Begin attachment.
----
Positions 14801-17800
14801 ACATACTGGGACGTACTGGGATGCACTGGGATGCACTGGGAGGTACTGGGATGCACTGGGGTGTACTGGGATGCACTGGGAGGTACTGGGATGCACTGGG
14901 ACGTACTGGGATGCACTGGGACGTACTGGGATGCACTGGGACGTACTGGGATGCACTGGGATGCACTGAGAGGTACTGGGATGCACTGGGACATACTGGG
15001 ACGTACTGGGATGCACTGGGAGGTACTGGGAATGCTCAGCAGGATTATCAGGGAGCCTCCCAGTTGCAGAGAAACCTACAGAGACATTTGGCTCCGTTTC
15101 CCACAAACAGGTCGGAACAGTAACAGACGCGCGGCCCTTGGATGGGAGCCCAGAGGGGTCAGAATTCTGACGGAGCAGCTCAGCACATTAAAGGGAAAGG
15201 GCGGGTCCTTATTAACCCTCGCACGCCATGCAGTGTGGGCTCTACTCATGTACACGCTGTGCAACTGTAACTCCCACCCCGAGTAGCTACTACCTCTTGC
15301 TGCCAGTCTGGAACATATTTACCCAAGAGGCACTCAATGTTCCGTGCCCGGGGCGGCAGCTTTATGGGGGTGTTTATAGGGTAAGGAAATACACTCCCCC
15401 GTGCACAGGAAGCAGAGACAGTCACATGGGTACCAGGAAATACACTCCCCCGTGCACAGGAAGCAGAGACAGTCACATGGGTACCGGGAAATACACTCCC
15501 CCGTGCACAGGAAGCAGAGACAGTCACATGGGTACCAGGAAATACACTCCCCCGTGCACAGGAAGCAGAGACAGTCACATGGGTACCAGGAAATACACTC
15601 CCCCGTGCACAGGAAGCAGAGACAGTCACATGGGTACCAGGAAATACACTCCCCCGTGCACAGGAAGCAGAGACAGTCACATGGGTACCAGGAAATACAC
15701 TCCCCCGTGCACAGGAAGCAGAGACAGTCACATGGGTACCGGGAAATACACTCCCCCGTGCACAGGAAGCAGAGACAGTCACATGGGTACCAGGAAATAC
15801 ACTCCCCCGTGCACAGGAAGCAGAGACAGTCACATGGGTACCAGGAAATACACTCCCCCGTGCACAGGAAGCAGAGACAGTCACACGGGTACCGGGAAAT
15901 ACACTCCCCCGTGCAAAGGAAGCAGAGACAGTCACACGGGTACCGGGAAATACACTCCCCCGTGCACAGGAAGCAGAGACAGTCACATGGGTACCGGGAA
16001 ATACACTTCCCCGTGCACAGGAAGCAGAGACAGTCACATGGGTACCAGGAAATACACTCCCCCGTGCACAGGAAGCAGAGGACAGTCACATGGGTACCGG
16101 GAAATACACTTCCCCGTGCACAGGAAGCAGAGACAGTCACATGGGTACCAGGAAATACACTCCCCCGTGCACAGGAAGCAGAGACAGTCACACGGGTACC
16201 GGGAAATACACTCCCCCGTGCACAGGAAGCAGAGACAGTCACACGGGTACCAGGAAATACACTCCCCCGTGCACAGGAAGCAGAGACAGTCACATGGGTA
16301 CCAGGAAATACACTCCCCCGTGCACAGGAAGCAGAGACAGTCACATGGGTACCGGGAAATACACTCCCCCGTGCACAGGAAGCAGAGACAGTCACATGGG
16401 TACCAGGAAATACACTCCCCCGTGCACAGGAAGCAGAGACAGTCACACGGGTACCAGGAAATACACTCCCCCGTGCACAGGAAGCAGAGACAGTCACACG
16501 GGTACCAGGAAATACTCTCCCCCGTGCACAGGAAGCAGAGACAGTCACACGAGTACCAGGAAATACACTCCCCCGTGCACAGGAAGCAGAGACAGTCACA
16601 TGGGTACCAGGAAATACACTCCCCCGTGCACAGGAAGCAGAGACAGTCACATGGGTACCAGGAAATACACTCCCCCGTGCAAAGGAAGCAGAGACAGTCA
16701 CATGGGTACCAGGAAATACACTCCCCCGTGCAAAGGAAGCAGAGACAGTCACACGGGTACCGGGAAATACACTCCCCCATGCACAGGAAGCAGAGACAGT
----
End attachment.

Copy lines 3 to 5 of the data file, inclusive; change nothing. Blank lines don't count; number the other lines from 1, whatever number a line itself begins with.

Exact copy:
14901 ACGTACTGGGATGCACTGGGACGTACTGGGATGCACTGGGACGTACTGGGATGCACTGGGATGCACTGAGAGGTACTGGGATGCACTGGGACATACTGGG
15001 ACGTACTGGGATGCACTGGGAGGTACTGGGAATGCTCAGCAGGATTATCAGGGAGCCTCCCAGTTGCAGAGAAACCTACAGAGACATTTGGCTCCGTTTC
15101 CCACAAACAGGTCGGAACAGTAACAGACGCGCGGCCCTTGGATGGGAGCCCAGAGGGGTCAGAATTCTGACGGAGCAGCTCAGCACATTAAAGGGAAAGG